Hove Lagoon

Many hours of childhood fun

By Alan Phillips

 
Photo:Hove Lagoon: undated

Hove Lagoon: undated

Royal Pavilion and Museums Brighton and Hove

Only two pools

There were only ever two pools at The Lagoon. The smaller one was used for small rowing boats and Red Indian style canoes. It had a hut at the southwest corner from where you bought a ticket, for 30 minutes or an hour, I think, although it could have been 15 minutes and 30 minutes. The larger pool was used for small, varnished, clinker built sailing boats and motor boats. The ‘third pool’ was in fact no more than a recessed area of the main pool that was separated by a wooden walkway with hinged sections to allow the boats to be locked away in there at night.

Sunday afternoons most popular

There was also a hut built onto this walkway where you bought tickets for boats on the larger pool. The boathouse for the surfing club is built over this now but the recess was identical to, and directly opposite, the one on the north side of the pool that you can still see today. The trains used to be on the grass just above the northern recess. The larger pool has always been used by enthusiasts for model sailing and power boats. Sunday afternoons at the western end in particular were the most popular day for them but the small pool, too, was used by many boys with plastic hulled yachts.

Paddling pool a recent addition

The larger and smaller pools were separated, then as now, by a strip of paved walkway that has a protuberance into the smaller pool about halfway along its length. On this used to sit a large brown marble drinking fountain which was removed sometime in the late 1950s or early 1960s. The paddling pool is quite a recent addition to The Lagoon, I would say within the last 15 or so years. Before that there was a sand pit which often smelt of dogs. The childrens' swings and roundabouts used to be just to the northwest of the cafe building, and the pools were usually drained once a year or so to clear out the sludge.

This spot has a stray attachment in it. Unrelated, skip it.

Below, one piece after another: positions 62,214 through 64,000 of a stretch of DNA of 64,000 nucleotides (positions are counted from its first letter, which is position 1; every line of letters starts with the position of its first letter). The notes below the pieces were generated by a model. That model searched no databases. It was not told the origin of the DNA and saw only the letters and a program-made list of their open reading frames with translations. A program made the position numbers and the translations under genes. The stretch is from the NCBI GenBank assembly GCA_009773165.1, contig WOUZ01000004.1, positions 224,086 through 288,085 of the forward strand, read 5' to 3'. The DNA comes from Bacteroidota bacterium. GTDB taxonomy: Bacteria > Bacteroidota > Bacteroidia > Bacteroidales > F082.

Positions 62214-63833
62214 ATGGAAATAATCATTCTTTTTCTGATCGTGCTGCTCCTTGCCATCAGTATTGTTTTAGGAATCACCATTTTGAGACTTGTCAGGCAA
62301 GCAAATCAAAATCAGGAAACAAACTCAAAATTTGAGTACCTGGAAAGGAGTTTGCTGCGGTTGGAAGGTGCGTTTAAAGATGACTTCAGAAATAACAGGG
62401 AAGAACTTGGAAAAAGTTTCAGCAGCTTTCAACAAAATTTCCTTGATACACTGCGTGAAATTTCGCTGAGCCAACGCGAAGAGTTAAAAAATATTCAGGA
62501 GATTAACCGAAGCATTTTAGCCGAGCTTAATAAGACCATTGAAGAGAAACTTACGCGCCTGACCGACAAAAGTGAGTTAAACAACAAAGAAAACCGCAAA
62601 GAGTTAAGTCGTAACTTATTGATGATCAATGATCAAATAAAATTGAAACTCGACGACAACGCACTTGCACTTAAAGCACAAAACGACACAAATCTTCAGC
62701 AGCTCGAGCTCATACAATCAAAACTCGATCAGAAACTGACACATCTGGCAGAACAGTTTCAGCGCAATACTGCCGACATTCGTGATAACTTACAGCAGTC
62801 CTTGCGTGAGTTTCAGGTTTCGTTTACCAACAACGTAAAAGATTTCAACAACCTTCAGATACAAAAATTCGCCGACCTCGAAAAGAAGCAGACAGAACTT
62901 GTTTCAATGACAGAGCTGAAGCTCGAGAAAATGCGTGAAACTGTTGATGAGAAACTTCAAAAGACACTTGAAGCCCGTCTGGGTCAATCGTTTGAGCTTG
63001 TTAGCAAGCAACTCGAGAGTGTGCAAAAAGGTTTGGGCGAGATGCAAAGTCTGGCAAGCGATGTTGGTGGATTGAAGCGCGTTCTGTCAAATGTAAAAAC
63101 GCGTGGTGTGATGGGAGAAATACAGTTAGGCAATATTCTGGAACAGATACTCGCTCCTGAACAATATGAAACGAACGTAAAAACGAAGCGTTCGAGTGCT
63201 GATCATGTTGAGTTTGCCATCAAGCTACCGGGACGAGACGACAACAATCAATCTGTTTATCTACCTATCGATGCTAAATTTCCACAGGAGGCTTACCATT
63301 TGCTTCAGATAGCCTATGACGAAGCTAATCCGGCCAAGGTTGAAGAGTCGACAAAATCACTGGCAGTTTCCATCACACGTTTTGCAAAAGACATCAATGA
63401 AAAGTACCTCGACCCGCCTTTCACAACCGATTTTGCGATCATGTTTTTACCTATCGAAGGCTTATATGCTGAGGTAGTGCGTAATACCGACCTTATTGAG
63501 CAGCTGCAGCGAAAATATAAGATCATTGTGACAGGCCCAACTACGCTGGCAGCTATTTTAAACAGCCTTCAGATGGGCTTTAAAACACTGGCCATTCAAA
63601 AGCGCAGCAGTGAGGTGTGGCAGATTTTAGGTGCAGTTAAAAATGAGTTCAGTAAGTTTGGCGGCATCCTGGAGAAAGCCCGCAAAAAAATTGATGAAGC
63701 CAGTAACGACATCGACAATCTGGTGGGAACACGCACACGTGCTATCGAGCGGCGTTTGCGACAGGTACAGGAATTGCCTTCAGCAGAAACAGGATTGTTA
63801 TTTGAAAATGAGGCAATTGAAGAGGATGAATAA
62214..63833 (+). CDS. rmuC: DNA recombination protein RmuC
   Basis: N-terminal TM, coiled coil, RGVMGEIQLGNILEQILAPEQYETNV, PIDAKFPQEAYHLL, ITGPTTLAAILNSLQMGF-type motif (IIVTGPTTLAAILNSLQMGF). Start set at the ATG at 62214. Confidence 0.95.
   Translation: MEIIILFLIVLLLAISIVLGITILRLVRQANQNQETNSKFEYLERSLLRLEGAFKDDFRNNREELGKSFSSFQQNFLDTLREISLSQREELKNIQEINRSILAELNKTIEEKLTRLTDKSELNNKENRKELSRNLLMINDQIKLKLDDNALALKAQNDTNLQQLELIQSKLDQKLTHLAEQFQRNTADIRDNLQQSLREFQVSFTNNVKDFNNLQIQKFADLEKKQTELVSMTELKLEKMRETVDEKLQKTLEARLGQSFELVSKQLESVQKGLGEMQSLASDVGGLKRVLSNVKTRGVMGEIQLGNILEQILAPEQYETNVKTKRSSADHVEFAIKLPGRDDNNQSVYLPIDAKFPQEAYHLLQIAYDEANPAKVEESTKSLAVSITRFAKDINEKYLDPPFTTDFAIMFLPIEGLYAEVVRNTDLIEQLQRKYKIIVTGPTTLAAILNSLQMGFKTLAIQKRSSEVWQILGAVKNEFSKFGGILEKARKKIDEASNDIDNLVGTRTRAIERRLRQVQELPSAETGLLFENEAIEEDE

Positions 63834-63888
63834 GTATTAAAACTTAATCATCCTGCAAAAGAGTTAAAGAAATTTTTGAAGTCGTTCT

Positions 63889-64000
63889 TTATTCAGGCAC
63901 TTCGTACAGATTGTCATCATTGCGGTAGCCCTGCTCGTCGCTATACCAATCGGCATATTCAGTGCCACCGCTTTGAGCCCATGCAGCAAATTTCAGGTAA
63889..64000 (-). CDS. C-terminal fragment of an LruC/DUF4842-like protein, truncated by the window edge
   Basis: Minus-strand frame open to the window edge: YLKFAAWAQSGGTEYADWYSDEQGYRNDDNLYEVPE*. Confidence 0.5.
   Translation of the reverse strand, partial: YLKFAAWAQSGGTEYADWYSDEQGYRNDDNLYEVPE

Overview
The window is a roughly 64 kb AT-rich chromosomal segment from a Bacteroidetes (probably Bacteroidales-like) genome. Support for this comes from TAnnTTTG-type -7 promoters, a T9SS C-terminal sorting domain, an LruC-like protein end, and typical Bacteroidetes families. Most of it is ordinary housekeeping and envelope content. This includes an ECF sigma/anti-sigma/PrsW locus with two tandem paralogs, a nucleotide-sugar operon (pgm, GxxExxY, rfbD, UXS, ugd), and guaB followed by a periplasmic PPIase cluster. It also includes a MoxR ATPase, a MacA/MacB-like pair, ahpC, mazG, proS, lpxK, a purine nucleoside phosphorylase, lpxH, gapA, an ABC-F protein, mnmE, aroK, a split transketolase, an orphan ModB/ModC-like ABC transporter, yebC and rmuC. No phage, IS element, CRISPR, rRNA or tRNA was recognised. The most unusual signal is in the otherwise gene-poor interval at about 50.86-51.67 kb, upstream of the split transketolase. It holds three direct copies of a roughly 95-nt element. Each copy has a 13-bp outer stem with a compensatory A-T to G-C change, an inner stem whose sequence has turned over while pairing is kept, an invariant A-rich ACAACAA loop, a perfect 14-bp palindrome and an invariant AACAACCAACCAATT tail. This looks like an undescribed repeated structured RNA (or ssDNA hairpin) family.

Getting covered in tar

If I remember correctly, both pools are filled from the harbour by a pipe below ground. As a boy I spent many, many, hours at The Lagoon or just over on either the Hove Deep Sea Anglers beach more commonly called ‘First Beach’. From the age of seven or eight we used to go to the beach all day by ourselves in the summer. Apart from getting home covered in tar (which our Mums would take off with butter), I don't recall anyone coming to any harm at all. Today, our parents would have been locked up for neglect.

This page was added on 08/05/2013.
Comments about this page

I wonder about the date of that photo? It all looks so new and clean it must be soon after it opened, I guess 1930s. I also remember it well as a young lad in the late 50s and early 60s, exactly as Alan describes! I also remember doing rolls around the bars at the small holding pool, getting dizzy and falling in fully clothed. Also crabbing using the bone from the Sunday joint on a length of string, and pulling up crabs!

By Peter Groves (08/05/2013)

Hi, when I first went to work for Hove Borough Council as a mechanic in 1976 a regular job of the staff of the workshop at Leighton Road depot was to go down to the Lagoon to service/ repair and run a large old four cylinder diesel pump which was housed in one of the arches under the prom towards the western end of the Lagoon. This pump drained/filled the Lagoon from a large pipe that went under the prom and out to the sea near the fishing clubhouse, pump out would be carried out at low tide and pump in at high tide so as to aid the pump and not strain it too much and make the task quicker. The large diesel engine used to be started with a handle which was dangerous, some time during the late 1970s in the early days of the HSE, the engine was removed and taken to the workshop at Leighton Road and converted to electric start. I do not know if this system is still in use. Fish and crabs were drawn into the Lagoon if the filters on the pipe became damaged.

By Ken Barrington (09/05/2013)

What about the big steel hulled model liners that were sometimes anchored in the middle of the large pool? These were on a par with the model steam locomotives that run in Hove Park or Field Place, Worthing. These ships were just beautiful, a real credit to their builders. They must have been about 100:1 scale and I assume radio controlled. The period would have been about 1952 - 58 era.

By Chris McBrien (12/05/2013)

My mum and dad would often take us to the lagoon and we would go in a canoe. Very good memories of the 50s.

By Jan Purcell nee Janet Burgess (22/01/2015)

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